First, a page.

Seizing Every Opportunity for Success

JESSICA AND MARISOL LUNA LIVE OUT THEIR DREAMS THROUGH ENTREPRENEURSHIP

by FERNANDA HERNANDEZ 

  ^ photo by molly kendrick

^ photo by molly kendrick

Jessica and Marisol Luna, first generation Mexican- American sisters, have developed fruitful careers as boutique owners by following in their parents’ entrepreneurial footsteps. Born in the state of Illinois to immigrant parents, the Luna sisters were a product of the “American Dream.” “Our parents left Mexico to give us a better life,” recalls 27-year- old entrepreneur, Marisol. Their story began with a mother and a father making the difficult and heartbreaking decision to leave their homeland of Guanajuato, Mexico, in search of a place that would offer greater opportunities not only for themselves, but for their future children and every generation to come after them. The Luna sisters were born in the United States, and this country would be the place that would allow them to not only dream, but to also have the chance to make those aspirations become a triumphant reality.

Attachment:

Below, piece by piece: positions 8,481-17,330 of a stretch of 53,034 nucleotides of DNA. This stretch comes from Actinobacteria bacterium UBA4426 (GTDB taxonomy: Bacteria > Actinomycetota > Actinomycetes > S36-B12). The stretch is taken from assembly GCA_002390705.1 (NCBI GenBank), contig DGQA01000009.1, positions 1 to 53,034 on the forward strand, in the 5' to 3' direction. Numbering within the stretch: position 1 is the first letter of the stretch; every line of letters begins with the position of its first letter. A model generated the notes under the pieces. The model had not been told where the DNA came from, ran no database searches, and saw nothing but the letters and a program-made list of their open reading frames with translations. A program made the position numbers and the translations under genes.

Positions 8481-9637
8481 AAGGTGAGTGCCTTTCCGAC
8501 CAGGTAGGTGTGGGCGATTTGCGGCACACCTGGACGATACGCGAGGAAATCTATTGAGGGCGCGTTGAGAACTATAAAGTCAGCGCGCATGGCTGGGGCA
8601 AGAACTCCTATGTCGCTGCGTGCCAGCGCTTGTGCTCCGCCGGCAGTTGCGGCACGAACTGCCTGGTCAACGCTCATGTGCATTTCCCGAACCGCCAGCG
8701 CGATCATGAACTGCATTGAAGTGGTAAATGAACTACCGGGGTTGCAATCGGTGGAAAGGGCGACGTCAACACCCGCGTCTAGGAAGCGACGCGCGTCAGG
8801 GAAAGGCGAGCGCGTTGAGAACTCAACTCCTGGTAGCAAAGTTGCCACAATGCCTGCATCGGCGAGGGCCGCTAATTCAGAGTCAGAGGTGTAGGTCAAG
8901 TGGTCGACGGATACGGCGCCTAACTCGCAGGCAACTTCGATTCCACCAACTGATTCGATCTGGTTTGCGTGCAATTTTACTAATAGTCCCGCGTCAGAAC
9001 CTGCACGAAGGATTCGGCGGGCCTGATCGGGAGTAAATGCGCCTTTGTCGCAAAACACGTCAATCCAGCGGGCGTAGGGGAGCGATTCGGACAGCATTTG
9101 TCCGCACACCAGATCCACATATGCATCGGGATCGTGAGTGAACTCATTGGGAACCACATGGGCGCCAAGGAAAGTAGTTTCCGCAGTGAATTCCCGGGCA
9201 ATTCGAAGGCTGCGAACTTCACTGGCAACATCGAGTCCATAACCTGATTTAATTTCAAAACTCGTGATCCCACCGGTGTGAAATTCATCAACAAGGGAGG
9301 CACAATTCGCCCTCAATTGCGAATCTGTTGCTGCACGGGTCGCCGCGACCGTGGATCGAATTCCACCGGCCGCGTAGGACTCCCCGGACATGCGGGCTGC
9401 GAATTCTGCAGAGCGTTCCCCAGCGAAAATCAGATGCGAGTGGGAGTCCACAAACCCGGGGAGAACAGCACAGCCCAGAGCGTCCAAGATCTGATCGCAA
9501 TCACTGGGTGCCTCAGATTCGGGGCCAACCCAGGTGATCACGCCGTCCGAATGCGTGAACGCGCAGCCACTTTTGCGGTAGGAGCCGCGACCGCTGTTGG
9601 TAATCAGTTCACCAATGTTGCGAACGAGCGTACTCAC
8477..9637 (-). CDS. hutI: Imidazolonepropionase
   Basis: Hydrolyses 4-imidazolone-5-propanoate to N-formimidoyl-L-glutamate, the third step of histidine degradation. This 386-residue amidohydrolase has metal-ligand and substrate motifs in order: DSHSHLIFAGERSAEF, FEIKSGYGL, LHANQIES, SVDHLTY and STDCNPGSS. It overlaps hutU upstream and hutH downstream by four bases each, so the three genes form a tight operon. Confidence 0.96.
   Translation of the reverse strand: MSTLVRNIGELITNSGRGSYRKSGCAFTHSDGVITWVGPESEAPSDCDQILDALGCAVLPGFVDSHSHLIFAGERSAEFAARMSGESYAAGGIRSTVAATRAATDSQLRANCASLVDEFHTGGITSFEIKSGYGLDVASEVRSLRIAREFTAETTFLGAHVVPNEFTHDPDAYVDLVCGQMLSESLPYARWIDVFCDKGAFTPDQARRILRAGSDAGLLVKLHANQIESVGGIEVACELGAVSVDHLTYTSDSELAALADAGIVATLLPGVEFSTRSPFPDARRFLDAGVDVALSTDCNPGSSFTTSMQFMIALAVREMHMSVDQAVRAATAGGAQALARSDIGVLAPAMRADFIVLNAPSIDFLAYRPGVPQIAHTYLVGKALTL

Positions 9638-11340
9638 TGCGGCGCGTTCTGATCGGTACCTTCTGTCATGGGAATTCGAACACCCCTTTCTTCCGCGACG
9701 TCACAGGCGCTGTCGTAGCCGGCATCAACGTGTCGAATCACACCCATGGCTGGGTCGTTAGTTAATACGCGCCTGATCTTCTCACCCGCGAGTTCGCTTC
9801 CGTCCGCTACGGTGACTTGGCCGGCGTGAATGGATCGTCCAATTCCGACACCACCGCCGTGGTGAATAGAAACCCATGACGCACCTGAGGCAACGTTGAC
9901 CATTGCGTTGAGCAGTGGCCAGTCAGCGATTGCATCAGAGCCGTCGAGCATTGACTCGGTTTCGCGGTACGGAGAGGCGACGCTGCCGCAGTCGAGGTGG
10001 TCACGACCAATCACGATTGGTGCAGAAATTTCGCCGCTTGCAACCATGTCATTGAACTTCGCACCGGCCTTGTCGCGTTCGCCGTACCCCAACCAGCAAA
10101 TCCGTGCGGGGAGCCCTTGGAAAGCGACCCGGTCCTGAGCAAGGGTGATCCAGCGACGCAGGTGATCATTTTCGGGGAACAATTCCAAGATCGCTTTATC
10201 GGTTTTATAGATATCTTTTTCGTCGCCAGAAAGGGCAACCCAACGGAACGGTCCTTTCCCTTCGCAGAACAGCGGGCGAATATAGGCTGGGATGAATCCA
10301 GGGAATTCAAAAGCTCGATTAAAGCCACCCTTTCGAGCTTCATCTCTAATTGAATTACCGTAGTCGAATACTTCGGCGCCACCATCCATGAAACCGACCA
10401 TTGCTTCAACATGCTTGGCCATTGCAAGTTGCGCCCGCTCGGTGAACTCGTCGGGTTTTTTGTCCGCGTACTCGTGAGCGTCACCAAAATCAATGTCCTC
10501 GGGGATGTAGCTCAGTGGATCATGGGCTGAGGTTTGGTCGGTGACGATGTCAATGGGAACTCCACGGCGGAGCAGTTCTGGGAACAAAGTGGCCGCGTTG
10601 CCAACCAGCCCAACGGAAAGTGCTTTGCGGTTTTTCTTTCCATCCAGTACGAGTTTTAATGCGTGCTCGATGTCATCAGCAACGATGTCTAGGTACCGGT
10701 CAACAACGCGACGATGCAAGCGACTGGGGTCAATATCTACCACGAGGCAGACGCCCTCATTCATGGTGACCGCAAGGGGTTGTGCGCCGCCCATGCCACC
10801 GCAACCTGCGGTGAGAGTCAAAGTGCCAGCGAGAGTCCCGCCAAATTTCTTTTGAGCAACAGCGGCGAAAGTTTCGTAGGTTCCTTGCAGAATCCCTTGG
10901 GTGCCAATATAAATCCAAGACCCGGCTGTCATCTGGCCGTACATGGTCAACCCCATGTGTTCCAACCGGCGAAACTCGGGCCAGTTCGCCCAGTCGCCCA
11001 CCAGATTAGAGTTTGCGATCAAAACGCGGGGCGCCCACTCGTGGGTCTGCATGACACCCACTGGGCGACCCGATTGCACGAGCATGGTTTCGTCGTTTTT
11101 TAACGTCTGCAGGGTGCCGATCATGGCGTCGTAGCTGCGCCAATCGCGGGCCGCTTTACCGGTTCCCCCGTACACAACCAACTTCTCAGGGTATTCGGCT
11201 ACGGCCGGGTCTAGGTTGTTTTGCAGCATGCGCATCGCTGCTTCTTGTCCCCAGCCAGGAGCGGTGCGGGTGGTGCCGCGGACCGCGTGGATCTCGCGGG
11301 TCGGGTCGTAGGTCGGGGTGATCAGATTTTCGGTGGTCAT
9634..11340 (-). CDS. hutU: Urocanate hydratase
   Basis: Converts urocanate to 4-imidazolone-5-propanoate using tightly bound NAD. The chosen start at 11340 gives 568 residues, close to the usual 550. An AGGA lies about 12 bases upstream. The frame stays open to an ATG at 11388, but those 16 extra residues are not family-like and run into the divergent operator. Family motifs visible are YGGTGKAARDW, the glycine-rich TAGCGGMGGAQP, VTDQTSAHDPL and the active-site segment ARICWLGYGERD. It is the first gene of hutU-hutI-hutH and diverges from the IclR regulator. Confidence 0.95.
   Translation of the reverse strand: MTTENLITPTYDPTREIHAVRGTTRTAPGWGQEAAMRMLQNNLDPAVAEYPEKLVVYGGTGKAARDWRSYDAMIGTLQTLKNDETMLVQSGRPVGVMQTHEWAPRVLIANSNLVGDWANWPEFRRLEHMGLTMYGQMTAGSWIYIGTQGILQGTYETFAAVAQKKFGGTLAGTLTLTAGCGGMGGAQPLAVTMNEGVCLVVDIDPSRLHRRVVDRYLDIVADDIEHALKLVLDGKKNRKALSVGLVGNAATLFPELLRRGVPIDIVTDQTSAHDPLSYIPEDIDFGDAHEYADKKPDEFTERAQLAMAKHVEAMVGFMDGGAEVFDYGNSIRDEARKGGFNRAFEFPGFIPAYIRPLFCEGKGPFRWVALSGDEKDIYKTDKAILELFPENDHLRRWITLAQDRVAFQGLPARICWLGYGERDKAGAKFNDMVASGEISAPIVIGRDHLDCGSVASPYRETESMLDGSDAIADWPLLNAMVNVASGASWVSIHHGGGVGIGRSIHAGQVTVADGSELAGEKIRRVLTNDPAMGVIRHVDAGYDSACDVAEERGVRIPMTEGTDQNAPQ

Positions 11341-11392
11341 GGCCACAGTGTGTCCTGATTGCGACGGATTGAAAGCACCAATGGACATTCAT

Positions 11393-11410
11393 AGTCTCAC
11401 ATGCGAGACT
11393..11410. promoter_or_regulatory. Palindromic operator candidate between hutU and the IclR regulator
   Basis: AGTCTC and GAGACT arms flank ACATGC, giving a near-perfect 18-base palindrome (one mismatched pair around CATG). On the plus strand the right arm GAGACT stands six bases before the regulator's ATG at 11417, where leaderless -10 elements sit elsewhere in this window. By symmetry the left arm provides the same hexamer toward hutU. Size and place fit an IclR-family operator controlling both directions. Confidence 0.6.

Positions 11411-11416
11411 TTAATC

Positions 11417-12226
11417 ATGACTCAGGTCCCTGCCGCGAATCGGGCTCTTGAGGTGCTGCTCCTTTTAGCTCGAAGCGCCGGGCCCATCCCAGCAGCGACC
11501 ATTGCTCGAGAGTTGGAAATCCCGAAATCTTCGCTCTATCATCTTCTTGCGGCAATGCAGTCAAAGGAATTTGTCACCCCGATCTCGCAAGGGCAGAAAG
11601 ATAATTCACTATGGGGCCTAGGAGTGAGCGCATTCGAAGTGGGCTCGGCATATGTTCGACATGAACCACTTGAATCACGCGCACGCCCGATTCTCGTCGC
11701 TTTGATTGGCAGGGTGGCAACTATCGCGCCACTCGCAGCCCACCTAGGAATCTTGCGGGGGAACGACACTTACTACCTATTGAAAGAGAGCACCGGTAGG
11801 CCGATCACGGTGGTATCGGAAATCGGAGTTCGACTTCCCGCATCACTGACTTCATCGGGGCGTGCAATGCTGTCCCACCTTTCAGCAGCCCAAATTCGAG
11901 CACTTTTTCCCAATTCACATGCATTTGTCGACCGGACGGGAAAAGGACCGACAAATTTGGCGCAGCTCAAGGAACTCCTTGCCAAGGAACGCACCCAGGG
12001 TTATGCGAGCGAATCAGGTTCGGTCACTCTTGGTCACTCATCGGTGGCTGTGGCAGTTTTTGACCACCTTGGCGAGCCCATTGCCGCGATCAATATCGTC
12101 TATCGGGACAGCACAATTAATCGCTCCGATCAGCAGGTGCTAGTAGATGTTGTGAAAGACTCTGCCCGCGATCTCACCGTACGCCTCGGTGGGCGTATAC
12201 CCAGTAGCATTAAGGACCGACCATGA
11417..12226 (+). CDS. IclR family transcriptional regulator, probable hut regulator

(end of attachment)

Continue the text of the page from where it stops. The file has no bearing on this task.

As time passed, the Luna sisters navigated through their childhood and teenage years while watching their parents develop a successful business. They saw first-hand the hard work and dedication that goes into creating and running one’s own company, and both began to develop a desire to one day become entrepreneurs. “Our dad has his own underground directional drilling business since the late ’90s,” shared Luna boutique co-owner, Marisol. “We both really liked the idea of being your own boss,” she added.

  ^ Texas A&M-Texarkana graduates Jessica, friend Nicole Cruz, and Marisol on May 16, 2015. Both Jessica and Marisol graduated with bachelor’s degrees in Business Administration. 

^ Texas A&M-Texarkana graduates Jessica, friend Nicole Cruz, and Marisol on May 16, 2015. Both Jessica and Marisol graduated with bachelor’s degrees in Business Administration.